Finally, "Right" that I can support, endorse, and stand with! Finally!!
A few years ago, I attended the National School Boards Association's (NSBA) annual conference, where Colin Powell was a keynote speaker. Do you know how many moderate Republicans are school board directors? A lot. Frankly, a lot more than you might think. Many are the very people that Powell described to Bob Shieffer (CBS News Chief Washington Correspondent), on Sunday, May 24, 2009, when he was interviewed on Face the Nation (transcript):
"...the number of people identifying themselves as Republicans has dropped significantly, into the low 20s. And among those low 20s, they're not all conservatives. A lot of them are fairly moderate or right-of-center Republicans, who are concerned about the right wing. And they're not that vocal about it, because if you are vocal, you're going to get your voice mail filled up and you're going to get lots of emails, like I did."
Many peers that I chatted with, before and after Powell's speech, spoke of feeling alienated because either they didn't want to be associated with the Republican Party because of it's perceived extremism on social issues or they didn't feel that their local Republican Party really wanted to include them because party "loyalists" shun them as "RINOS" (Republican In Name Only) for their support of public education and moderate social positions. I have had these same quiet conversations with school board directors from across Washington State.
Colin Powell is absolutely right on the mark. If the Republican Party is to regain it's strength, it must do more than just retain a base. It must expand it's base. One more quote from Powell's Face the Nation interview:
Last year, attending a similar conference on federal education issues, one speaker's statement stood out as that "take away" lesson that would not be forgotten. I have long forgotten the speaker's name, but will never forget what he said...
"And if we don't do that, if we don't reach out
more, the party is going to be sitting on a very, very narrow base. You can only do two things with a base. You can sit on it and watch the world go by, or you can build on the base. And I believe we should build on the base because the nation needs two parties. Two parties debating each other. But what we have to do is debate and define who we are and what we are and not just listen to diktats that come down from the right wing of the party."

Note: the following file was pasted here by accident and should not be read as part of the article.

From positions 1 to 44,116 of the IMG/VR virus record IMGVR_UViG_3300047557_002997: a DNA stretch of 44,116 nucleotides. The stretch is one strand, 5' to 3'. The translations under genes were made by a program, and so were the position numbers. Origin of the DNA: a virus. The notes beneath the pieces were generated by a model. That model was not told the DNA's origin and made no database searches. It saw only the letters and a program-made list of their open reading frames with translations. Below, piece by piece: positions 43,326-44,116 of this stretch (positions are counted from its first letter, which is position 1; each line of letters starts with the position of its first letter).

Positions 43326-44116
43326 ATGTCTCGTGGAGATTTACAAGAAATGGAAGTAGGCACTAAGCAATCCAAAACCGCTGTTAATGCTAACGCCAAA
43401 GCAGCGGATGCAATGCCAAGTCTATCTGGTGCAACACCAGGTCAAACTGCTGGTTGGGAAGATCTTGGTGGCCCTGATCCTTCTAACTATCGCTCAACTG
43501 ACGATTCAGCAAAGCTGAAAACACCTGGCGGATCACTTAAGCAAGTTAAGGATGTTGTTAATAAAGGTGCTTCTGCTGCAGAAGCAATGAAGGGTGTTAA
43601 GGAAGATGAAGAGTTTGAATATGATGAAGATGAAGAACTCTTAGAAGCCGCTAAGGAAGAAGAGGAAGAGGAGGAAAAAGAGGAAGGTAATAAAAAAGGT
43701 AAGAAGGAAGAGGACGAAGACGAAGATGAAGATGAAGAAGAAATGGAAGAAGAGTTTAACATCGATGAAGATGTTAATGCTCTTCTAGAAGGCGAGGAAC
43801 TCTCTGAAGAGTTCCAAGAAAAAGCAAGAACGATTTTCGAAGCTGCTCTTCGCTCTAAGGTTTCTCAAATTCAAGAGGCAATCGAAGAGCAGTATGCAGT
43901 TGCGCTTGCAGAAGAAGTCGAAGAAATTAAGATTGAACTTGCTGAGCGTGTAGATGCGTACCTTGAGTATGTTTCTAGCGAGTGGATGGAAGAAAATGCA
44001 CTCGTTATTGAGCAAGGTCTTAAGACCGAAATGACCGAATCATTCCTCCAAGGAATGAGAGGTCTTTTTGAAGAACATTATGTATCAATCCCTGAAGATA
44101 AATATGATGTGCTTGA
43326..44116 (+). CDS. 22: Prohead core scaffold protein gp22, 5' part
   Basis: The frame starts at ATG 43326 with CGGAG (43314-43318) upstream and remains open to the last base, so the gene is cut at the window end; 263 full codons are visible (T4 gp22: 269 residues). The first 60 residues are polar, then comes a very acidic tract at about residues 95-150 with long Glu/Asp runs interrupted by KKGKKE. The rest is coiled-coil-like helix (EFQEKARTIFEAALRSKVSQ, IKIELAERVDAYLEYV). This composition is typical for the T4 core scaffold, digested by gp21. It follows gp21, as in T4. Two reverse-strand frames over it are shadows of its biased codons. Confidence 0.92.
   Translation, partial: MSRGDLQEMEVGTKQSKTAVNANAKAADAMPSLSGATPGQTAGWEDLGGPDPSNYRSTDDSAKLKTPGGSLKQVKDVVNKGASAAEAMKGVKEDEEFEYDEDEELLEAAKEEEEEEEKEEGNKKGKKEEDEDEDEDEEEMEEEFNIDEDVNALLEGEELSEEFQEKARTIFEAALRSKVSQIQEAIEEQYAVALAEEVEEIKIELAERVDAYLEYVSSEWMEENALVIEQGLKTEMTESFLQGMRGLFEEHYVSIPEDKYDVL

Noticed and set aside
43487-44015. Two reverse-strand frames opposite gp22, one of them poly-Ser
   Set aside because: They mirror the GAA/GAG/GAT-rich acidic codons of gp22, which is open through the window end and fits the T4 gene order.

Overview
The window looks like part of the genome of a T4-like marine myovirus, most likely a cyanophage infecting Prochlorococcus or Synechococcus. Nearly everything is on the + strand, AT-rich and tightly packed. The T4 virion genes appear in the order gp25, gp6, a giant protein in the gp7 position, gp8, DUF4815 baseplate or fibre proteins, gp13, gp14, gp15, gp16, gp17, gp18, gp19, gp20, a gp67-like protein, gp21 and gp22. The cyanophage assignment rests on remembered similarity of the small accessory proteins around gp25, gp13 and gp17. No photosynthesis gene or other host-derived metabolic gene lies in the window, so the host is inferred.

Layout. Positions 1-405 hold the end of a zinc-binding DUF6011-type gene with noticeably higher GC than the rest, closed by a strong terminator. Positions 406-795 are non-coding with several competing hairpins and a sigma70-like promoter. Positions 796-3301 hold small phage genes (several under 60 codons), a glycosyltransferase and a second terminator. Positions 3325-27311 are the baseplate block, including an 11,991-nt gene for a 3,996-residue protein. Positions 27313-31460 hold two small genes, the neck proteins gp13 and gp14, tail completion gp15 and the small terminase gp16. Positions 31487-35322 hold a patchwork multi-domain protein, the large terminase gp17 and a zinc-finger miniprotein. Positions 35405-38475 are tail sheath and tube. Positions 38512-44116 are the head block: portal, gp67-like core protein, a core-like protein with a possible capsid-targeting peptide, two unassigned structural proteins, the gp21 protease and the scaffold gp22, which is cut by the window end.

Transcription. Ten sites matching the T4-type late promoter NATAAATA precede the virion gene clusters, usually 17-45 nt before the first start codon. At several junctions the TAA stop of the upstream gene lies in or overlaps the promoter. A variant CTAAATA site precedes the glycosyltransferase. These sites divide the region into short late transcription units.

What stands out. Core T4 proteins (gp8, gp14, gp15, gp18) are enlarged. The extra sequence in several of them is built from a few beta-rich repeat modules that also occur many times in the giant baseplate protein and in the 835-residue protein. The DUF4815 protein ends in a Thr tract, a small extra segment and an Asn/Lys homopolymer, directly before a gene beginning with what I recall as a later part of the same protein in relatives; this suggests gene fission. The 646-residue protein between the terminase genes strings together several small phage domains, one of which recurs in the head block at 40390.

"If you aren't at the table, you are on the menu"
Fellow Republicans, unless we are at the table, our issues will be on the menu. We must learn to select and support candidates that have the ability to get to the table and engage the discussion on the issues most important to our party and our nation.
We cannot get to the table on fiscal issues unless we become more inclusive. We cannot address issues of the size and scope of government unless we are at the table. If we cannot get to the table, the issues will be debated by those who are at the table and Republican views on fiscal conservancy and effective government will not be represented by either conservative or moderate Republicans.
If the extremist Republican Party membership persists with an attitude of, "If I don't get 100% of my way, I'm going to take my ball and go home", then Republicans will continue to sit at home while Democrats and Independents decide the fate of our great nation.
I have very conservative social values. I chose them freely and want my fellow citizens to choose freely their own social values. If they are different than mine, I will still respect them just as I expect them to respect my choices. Getting to the table does not require us to compromise our values. It does require mutual respect. Let us respect our differences as we embrace and value the liberty that so defines our great nation.
Tom Ridge said recently, "...words mean things and how you use words is very important."
As Republicans, let us change our ways so that the words we use mean inclusion rather than exclusion. We have engaged in words and attitudes that have persisted in excluding us from the adult table as if we were children at Thanksgiving dinner relegated to the "kid's table" and forced to eat what is served by the adults who decided the menu.
We can and must earn back seats at the "adult table" where we can help select the menu and be represented and heard. In order to do so, we must first engage one another, in honest debate of the priorities of the Republican Party platform. Then we must engage our fellow citizens, united and inclusive on those issues, and let go of our childish ways.